And now that I'm over that hang-up, what can you recommend in the way of other great novels told as linked short stories?  What are some of your favorites?

Thursday, April 21, 2011

The History of History: High-Concept Fiction of the Highest Order

The History of History, Ida Hattemer-Higgins' debut novel, is, simply put, an awe-inspiring piece of fiction. The genius of this fiercely intelligent novel — other than the fact that Hattemer-Higgins' prose is absolutely gorgeous — is that it's an unconventional, postmodern (fractured narrative, bizarre dream sequences, unreliable narrator) tale that still crackles with mystery and page-turning intrigue. It's the kind of novel you really only should read 20 to 30 pages at a time and then put aside to digest and puzzle out the significance of what you've read. Normally, with "difficult" fiction, that's easy to do. Not here — it's a story with a magnetism that won't let you leave it.

Margaret Taub is a mid-20s American living in Berlin, Germany in the early 2000s. As the novel opens, Margaret stumbles out of a forest, not remembering how she got there. Fast-forward two years — Margaret has settled back into her life in Berlin as a history student and English-language tour guide, but still has a significant gap in her memory before and after emerging from the woods. One day, she receives a mysterious note addressed to Margaret Täubner, summoning her to an appointment with a Dr. Arabscheilis. Despite the fact that she thinks it's a mistake, Margaret goes, hoping for some clues about her missing memory.

Then, the novel really starts rolling. Margaret soon becomes obsessed with the story of Magda Goebbels, the wife of Nazi Propaganda Minister Joseph Goebbels. As the Russians were nearing in the final stages of World War II, Magda murdered her six children in Hitler's bunker before she and her husband committed suicide themselves. Margaret, who is haunted by visions of Magda all around Berlin, wants to try to understand why. Was it an act mercy, or an act of evil? In the course of her research, she stumbles across a clipping about a Jewish couple who also killed their three children before being deported to a camp. To Margaret, that seems to be more an act of mercy, when compared with Goebbels'. But when is killing your own children ever morally justifiable?

Intrigued by Dr. Arabscheilis' wisdom after their first meeting, and becoming increasingly unmoored, Margaret returns frequently to the doctor who becomes her spiritual guide/guru. The doctor, an old woman with a giant head, is a wonderful character, imparting advice and constantly speaking in dichotomy (difference between story and memory, difference between anestheticizing memories vs. aesthetizing them). At one point, Dr. Arabscheilis tells her:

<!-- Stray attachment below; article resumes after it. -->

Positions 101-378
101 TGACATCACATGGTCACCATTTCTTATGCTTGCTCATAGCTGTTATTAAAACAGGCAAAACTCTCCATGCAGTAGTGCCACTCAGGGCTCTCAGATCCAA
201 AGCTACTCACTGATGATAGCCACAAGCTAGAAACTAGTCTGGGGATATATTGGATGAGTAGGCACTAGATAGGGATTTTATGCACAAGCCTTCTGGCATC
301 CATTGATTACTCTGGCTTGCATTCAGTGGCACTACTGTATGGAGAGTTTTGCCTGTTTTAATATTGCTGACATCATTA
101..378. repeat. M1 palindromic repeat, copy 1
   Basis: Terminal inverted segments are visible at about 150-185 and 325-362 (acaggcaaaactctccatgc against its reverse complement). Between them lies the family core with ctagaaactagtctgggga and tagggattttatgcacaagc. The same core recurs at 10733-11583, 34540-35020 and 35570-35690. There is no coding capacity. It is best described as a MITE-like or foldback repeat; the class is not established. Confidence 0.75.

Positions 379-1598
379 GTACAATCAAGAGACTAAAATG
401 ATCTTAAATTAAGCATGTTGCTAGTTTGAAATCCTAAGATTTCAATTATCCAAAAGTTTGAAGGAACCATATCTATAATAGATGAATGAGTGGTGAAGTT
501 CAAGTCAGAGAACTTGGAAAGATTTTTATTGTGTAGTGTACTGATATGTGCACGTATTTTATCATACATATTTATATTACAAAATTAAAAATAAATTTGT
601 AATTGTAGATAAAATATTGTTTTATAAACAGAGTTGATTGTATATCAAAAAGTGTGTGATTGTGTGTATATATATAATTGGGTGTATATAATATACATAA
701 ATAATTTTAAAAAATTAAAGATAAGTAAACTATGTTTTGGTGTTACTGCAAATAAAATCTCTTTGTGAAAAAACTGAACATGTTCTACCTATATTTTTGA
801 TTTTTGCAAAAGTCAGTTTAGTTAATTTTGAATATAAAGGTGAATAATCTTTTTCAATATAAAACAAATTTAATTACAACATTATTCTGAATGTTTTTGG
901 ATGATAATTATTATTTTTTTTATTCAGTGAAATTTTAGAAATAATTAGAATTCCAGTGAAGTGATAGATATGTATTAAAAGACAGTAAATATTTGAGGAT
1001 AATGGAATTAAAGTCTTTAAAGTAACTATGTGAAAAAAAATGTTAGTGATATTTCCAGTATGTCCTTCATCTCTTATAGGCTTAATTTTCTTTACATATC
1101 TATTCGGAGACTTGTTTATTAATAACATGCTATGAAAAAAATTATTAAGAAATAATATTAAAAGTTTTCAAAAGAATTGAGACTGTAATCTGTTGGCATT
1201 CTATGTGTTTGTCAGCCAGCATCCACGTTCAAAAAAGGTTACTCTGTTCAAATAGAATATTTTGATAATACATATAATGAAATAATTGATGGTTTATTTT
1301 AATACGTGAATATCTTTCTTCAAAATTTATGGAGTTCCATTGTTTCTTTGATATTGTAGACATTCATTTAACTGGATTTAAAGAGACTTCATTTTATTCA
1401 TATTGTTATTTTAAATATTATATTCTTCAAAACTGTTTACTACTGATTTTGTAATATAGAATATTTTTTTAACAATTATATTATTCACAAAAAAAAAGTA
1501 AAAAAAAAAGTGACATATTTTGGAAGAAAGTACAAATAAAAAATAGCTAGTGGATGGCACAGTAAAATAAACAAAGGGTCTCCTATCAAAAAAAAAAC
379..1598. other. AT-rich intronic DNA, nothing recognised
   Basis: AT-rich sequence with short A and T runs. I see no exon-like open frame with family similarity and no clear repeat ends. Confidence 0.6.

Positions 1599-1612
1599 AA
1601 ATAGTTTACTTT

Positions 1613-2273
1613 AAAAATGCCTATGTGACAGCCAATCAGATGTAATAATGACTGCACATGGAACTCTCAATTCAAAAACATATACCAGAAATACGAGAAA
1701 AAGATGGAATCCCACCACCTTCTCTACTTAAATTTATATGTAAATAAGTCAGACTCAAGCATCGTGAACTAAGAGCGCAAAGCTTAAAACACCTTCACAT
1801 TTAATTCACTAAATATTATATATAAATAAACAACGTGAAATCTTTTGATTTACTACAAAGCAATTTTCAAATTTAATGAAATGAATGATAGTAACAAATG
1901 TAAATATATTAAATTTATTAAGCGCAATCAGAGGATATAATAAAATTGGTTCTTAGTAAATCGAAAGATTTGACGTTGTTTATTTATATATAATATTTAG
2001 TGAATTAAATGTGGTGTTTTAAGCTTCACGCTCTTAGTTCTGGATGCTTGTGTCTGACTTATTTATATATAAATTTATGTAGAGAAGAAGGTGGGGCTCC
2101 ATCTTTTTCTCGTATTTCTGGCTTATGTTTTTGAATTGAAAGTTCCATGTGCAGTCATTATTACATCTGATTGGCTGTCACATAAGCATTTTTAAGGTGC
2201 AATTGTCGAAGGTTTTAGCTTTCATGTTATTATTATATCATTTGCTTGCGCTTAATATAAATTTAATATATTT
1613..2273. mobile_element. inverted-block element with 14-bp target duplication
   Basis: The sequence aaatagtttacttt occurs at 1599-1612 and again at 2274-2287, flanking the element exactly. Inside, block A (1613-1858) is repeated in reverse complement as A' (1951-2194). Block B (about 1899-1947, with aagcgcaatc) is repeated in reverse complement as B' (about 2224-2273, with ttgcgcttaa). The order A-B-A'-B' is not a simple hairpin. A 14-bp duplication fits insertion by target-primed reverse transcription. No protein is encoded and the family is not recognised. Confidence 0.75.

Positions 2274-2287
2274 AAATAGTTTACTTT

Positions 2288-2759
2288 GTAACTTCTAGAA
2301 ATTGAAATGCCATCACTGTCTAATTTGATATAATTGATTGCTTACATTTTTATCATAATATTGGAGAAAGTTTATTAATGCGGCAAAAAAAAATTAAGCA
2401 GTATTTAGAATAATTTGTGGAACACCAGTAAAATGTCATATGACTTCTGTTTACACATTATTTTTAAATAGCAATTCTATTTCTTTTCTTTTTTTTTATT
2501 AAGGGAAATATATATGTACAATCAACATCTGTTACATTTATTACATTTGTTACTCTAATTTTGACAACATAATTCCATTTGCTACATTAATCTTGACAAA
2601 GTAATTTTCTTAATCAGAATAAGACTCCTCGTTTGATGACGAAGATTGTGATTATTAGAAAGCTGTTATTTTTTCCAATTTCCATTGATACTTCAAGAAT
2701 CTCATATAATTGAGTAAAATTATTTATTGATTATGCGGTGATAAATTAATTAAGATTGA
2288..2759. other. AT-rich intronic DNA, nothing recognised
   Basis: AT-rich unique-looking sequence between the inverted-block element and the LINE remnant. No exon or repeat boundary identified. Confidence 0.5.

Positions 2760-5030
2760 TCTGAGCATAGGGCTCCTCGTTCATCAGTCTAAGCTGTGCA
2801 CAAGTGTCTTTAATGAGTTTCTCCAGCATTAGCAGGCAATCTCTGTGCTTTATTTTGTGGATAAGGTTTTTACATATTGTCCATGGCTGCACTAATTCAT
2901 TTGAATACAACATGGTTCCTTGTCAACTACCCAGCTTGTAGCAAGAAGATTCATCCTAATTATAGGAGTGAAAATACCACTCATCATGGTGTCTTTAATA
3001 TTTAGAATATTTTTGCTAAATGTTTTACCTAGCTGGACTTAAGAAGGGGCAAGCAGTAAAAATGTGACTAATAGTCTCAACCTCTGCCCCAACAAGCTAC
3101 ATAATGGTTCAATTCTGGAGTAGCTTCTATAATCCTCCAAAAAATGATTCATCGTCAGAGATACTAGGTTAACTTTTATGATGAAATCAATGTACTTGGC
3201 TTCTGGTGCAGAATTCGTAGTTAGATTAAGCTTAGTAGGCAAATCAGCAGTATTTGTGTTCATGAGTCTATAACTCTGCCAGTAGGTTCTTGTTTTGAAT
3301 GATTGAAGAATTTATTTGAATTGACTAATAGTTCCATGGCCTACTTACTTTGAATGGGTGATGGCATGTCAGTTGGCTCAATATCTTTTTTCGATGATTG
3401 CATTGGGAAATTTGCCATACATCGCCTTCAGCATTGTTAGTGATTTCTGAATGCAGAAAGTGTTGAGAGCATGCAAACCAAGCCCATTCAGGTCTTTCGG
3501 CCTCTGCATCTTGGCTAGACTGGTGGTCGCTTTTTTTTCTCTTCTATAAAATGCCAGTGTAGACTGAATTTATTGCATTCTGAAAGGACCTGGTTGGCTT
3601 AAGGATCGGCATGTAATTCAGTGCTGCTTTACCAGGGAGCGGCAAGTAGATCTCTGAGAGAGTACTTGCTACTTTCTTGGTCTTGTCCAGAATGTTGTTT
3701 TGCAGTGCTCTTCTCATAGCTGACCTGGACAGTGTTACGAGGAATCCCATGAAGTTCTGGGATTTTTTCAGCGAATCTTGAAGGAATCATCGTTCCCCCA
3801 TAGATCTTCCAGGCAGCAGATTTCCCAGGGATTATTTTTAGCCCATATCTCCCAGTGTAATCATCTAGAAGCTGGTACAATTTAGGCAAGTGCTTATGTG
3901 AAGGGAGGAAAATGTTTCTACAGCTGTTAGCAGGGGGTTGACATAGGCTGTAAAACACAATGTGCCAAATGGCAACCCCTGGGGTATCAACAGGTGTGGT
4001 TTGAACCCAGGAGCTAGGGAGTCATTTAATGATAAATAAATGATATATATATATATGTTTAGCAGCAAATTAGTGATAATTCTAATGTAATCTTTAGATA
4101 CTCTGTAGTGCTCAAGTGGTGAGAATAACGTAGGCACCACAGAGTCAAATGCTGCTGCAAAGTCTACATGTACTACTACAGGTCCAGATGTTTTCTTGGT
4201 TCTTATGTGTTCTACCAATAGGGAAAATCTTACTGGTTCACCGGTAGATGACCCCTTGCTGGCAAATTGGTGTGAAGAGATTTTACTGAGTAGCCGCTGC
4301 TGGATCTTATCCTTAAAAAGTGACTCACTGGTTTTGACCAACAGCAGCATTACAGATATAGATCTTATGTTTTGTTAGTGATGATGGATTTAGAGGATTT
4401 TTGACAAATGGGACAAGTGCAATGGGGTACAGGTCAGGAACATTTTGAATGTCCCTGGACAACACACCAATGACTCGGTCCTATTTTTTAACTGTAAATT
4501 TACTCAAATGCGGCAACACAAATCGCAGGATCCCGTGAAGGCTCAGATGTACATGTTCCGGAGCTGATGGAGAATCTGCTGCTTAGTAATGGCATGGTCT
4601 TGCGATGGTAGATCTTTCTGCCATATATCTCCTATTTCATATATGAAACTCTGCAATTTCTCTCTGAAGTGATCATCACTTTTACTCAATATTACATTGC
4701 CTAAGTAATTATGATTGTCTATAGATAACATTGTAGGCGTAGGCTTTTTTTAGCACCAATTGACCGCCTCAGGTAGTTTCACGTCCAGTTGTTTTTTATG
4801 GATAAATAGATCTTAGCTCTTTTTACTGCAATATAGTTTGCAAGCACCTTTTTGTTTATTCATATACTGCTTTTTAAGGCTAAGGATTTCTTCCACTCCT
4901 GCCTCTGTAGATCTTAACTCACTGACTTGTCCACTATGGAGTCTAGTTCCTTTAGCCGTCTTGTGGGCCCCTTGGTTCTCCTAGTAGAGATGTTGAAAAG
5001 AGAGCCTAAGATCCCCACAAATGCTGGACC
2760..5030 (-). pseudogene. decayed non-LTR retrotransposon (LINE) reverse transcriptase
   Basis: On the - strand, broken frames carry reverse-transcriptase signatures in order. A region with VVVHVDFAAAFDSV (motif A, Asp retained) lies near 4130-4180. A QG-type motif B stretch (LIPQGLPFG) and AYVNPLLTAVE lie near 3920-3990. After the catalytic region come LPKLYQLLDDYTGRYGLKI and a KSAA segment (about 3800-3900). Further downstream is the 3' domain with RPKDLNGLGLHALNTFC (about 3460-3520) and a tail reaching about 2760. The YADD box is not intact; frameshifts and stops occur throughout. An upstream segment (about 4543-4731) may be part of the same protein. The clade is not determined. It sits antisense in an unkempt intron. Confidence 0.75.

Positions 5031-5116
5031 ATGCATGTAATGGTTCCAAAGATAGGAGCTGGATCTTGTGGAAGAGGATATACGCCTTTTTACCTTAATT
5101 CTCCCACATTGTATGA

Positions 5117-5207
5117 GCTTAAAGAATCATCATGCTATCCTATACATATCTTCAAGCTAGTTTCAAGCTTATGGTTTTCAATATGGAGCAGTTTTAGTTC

"You, my pet, are having an identity crisis that has become moral despair. It is impossible for the human animal to remember his or her own life without cleaving a line, a line of some kind, however capriciously zigzag, lazy, narcissistic, arrogant or, on the other hand, self-blaming and unforgiving, between right and wrong, credit and blame."
The novel's intricate plotting and Margaret's obsession with history allow Hattemer-Higgins to deal with a number of heady moral and philosophical issues, all the while bringing us along at a pretty fast pace as Margaret tries to figure out what happened to her...or what it was that she did. Throughout the book, we're constantly wondering about Margaret's sanity. Are her visions — Berlin's buildings turned to flesh, Magda Goebbels in the form of "hawk-woman," playing a weeks-long game of Hearts with a ghost — a product of her declining mental faculties, or simply beautiful dreams? "And a sense of beauty, my pet, to each his own, is the weir that staunches the flow of madness," the doctor tells Margaret in the later stages of the novel. The degree of Margaret's madness is the riddle Hattemer-Higgins presents her readers, and even at the novel's shocking, stupefying conclusion, that's never really clear.

Sadly, this novel — published in January 2011 — remains obscure to most readers. Most likely, that's attributable to the fact that many readers hear "difficult" and run screaming towards Dan Brown. But this novel isn't difficult in the Gravity's Rainbow or Ulysses sense. In fact, it's not difficult at all — it's just that it does require a fair amount of thought and concentration to get the most return on the reading investment. And even then, it almost certainly requires a second reading to decipher all the symbolism and philosophizing. Still, this is high-concept fiction of the highest order, and therefore, highly, highly recommended!

Monday, April 18, 2011

This Too Shall Pass? Thoughts on The Pale King Release

I have to stop. I am driving myself utterly mad. In the last week or so, I've read approximately 244 articles, reviews and retrospectives about David Foster Wallace and The Pale King. As a result, I spent most of last Friday — the book's official release date — in something resembling the state of mind of the character in DFW's story "The Depressed Person."

And I still haven't been able to bring myself to actually buy the damn book. The reason, I think, is that there's something really final about that. It's something I'll never do again: Buy a new novel from my favorite writer of all time. It's that thought alone that brings about nearly soul-crippling sadness. Not helping matters is the fact that, in a somewhat cruel twist of fate — which isn't really fate, because I freely chose these books myself; it's more like an evil masochistic coincidence — I'm currently reading not one, but two, books about suicide (Anna Karenina and The History of History).